Mr Lyndon Ormond-Parker is an Australian Research Council - Research Fellow in the Indigenous Studies Unit, Centre for Health Equity, Melbourne School of Population and the Global Health, The University of Melbourne. Lyndon has over 15 years experience working for and closely with Aboriginal communities and organisations on cultural heritage, preservation and conservation projects. He was a visiting Research Fellow at the Institute of Archaeology, University College London, working on cataloguing and documenting Aboriginal and Torres Strait Islander human remains and material culture in universities, museums and hospital collections and assisting Aboriginal communities with the repatriation of human remains and cultural objects. His recent research focuses on the development of information technology applications for the long-term preservation of Aboriginal culture heritage and languages and co-editing of an e-book Information Technology and Indigenous Communities. He is a member of numerous Advisory Committees including: National Centre for Indigenous Genomics, Australian National University; Indigenous Cultural Collections Advisory Group, University of Melbourne; Centre for Organisational and Social Informatics, Monash University; and, Council Member of the World Archaeological Congress (1997-2003 & 2008-2012).
Photo: Leon Mead
Ms Rachel Perkins is Director of Blackfella Films Pty Ltd where she is Film Maker, Film Curator and Festival Director. Previously she was Executive Producer of Indigenous Programs with ABC and SBS Television. She has Australian Film Television and Radio School qualifications in Producing Extension, and completed a three year Traineeship with Central Australian Aboriginal Media Association. She is currently Chairperson of the Charles Perkins Trust, a member of the AIATSIS Council and the inaugural AIATIS Foundation President. Former Board appointments include Screen Australia, the Australian Film Commission, and Fellow of the University of Sydney Senate. Rachel is from the Arrernte and Kalkadoon people.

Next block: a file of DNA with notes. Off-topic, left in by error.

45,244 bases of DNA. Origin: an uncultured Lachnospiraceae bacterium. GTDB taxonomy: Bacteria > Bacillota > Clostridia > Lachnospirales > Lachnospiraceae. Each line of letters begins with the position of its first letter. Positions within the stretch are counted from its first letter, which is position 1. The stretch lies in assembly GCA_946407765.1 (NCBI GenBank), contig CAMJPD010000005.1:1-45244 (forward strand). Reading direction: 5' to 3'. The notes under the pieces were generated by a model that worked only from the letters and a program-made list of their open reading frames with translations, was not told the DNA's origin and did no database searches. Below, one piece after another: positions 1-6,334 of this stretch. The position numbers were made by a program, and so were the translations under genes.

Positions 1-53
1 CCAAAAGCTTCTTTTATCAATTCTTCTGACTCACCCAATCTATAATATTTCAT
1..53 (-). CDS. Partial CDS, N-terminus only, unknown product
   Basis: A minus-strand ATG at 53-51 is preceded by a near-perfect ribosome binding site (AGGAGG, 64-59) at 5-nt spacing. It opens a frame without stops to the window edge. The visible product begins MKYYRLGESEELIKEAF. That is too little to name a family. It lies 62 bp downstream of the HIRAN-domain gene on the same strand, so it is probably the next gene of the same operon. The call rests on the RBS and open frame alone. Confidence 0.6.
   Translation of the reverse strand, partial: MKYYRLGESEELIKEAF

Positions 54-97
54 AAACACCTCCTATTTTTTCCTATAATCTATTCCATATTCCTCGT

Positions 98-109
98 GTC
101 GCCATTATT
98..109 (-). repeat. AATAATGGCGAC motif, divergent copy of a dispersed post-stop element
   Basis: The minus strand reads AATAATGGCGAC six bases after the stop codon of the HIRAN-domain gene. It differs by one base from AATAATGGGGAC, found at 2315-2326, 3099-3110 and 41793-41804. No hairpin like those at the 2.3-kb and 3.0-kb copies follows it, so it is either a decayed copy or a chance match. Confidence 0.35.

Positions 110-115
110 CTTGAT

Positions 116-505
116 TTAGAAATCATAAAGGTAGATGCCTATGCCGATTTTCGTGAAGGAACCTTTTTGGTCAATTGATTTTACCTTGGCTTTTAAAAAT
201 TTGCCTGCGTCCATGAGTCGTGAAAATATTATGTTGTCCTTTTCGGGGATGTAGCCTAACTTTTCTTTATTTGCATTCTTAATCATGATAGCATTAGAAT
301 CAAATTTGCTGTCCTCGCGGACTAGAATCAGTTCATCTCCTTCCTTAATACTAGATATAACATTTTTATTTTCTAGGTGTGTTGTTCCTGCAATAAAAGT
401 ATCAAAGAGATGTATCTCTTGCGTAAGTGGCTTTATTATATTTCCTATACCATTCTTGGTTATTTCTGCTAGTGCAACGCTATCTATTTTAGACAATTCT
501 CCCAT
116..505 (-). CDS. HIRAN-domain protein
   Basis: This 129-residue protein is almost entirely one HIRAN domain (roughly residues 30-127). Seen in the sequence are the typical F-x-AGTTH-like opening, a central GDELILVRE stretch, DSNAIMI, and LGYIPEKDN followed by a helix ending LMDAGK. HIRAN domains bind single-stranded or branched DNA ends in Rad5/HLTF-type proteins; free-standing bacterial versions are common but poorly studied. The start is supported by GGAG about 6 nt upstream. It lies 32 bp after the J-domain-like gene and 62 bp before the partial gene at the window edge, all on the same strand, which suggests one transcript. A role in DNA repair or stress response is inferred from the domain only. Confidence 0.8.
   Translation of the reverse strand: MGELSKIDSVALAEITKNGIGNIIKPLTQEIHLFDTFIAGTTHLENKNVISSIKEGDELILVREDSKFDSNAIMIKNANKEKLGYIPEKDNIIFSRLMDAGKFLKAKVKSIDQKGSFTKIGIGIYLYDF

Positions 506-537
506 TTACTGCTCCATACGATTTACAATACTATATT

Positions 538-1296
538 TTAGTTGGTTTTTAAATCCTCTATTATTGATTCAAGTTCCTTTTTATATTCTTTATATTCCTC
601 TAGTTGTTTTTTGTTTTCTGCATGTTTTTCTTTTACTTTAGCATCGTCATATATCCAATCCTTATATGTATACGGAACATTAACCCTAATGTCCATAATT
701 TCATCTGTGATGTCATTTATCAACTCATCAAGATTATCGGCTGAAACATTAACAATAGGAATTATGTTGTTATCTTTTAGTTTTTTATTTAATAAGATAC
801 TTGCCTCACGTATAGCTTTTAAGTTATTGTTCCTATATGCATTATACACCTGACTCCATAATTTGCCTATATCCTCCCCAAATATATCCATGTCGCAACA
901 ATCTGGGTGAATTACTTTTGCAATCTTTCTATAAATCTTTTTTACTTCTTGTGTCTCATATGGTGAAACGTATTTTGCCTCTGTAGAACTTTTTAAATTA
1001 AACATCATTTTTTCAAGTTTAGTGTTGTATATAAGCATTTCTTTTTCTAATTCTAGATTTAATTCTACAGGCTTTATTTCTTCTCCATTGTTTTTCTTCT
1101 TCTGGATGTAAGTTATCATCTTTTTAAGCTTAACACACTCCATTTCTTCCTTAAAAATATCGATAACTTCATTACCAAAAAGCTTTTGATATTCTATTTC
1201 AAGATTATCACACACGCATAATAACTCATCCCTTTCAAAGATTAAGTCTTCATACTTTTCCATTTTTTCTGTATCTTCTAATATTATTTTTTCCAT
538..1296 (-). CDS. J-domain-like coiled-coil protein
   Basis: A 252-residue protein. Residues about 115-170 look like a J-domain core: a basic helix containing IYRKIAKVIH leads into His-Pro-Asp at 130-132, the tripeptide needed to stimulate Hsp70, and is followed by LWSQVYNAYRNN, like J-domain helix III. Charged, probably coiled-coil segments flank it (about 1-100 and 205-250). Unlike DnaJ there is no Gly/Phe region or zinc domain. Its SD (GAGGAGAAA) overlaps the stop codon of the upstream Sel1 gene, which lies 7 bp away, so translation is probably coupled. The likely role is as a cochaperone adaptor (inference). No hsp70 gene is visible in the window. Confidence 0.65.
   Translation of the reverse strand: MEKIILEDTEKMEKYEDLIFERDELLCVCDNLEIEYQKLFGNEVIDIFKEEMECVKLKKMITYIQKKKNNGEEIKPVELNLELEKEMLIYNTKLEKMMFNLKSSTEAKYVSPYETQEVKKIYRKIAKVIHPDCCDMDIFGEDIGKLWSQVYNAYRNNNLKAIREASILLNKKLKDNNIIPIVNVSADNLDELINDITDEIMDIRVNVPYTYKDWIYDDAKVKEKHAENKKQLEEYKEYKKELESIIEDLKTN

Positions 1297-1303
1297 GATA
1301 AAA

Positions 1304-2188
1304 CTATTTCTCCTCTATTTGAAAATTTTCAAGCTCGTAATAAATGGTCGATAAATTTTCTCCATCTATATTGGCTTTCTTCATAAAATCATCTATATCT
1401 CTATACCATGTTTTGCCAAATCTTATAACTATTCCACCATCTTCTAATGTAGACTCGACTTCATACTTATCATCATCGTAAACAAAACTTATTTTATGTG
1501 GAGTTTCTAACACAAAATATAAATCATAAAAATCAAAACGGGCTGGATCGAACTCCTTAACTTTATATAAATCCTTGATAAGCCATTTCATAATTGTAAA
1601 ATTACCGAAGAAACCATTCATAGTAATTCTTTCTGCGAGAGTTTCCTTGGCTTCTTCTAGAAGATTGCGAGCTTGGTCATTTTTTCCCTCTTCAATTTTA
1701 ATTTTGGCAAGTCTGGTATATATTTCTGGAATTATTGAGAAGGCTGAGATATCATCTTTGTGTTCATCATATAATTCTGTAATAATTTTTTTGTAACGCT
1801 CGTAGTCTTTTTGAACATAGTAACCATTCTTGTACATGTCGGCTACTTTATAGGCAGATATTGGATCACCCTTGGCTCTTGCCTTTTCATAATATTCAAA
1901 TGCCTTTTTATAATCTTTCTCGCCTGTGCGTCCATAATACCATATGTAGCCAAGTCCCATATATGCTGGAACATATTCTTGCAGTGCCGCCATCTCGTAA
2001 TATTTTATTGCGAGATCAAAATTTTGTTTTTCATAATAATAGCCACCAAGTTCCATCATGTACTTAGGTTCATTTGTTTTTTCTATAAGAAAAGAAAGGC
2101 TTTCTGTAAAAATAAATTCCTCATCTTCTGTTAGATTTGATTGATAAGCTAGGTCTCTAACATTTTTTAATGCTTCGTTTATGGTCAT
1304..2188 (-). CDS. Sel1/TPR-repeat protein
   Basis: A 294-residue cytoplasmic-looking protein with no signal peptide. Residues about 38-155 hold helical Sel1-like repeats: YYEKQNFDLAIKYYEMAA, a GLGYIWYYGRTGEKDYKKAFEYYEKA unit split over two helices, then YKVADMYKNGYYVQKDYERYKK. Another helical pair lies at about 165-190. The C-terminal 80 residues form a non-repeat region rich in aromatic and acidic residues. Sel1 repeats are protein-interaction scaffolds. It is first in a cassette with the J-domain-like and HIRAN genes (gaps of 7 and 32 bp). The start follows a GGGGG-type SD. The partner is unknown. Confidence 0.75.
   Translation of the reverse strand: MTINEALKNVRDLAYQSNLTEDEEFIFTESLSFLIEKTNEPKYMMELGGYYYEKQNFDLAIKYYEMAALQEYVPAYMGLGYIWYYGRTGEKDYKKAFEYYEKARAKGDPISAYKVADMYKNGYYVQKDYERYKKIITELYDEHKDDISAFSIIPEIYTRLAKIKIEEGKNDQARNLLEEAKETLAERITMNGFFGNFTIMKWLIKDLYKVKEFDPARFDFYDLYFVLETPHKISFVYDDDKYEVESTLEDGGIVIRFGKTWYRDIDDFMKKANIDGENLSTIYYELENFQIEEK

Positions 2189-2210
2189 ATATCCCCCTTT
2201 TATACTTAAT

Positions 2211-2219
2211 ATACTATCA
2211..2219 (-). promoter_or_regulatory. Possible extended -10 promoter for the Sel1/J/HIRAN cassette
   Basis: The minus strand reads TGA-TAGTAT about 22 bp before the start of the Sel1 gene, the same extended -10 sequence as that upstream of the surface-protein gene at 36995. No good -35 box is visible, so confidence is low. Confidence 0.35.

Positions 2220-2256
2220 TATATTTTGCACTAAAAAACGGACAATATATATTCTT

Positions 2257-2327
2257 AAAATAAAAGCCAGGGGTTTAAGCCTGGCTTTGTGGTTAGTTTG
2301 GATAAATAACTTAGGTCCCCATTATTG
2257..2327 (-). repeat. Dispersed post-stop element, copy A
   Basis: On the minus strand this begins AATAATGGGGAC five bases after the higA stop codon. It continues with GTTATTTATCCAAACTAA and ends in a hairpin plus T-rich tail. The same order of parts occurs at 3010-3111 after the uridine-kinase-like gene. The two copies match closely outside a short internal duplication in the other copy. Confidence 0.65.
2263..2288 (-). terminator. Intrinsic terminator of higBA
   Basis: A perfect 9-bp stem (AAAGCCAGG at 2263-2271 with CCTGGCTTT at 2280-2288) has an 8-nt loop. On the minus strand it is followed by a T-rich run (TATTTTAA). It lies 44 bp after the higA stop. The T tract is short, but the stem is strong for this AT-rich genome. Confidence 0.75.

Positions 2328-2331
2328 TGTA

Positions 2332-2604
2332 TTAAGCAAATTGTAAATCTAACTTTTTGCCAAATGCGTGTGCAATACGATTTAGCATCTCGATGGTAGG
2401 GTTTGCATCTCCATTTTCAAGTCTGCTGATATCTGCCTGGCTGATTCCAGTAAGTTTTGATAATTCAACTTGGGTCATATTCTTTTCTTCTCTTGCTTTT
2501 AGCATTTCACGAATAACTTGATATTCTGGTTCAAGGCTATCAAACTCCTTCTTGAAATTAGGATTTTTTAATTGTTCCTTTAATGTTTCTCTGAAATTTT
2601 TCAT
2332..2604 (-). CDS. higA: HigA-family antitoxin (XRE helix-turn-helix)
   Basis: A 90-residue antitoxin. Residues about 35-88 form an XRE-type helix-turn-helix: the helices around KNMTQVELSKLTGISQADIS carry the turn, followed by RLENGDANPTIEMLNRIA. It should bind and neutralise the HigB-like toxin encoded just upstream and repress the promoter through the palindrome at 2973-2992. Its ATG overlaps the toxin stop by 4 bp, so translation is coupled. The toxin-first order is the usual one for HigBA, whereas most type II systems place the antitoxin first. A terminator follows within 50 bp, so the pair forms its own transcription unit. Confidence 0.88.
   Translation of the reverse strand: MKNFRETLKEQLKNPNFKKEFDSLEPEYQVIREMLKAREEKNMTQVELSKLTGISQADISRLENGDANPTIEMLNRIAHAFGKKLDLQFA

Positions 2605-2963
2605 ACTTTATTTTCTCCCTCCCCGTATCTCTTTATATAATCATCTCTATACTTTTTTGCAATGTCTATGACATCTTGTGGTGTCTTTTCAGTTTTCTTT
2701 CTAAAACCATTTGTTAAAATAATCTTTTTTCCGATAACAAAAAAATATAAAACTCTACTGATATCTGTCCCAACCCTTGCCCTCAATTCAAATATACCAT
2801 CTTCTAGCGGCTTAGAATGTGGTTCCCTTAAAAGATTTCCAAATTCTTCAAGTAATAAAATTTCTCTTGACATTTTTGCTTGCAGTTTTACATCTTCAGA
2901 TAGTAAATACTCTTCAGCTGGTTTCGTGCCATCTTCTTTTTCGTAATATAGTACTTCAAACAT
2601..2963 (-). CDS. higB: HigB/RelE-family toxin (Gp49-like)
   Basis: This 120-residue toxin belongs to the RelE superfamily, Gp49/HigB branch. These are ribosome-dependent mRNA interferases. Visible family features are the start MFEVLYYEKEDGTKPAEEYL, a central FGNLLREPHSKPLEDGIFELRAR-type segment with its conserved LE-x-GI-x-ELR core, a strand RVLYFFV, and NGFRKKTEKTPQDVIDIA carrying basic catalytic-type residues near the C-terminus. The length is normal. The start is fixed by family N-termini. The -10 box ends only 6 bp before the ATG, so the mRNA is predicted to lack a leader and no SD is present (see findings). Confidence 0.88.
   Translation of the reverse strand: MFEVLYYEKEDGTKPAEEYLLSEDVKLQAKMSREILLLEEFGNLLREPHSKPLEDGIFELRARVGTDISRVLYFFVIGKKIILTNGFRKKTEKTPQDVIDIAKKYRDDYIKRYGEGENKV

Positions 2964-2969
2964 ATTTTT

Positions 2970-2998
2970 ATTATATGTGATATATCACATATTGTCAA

Dr Jennifer (Jennie) Whinam has worked as a Senior Ecologist in Tasmania's World Heritage Areas with the Department of Primary Industries, Parks Water & Environment for the past 25 years. She has authored and co-authored numerous publications related to botany, ecology and conservation management and is a recognised expert in the ecology of Australia's alpine regions, Sphagnum peatlands and Subantarctic islands. She has worked in international and national research posts, including past Chair of the International Mire Conservation Group and Visiting Researcher with the French Polar Institute. She is an Honorary Research Fellow at the Australian National University and is Adjunct Senior Lecturer at the University of Tasmania.
Council media releases
Roles of the Australian Heritage Council
The Council plays a key role in assessment, advice and policy formulation and support of major heritage programs. Its main responsibilities are to:
- assess places for the National Heritage List and the Commonwealth Heritage List
- nominate places for inclusion in the National Heritage List or Commonwealth Heritage List
- promote the identification, assessment, conservation and monitoring of heritage
- advise the Minister on various heritage matters including the preparation and amendment of heritage strategies and management plans for Commonwealth areas and agencies.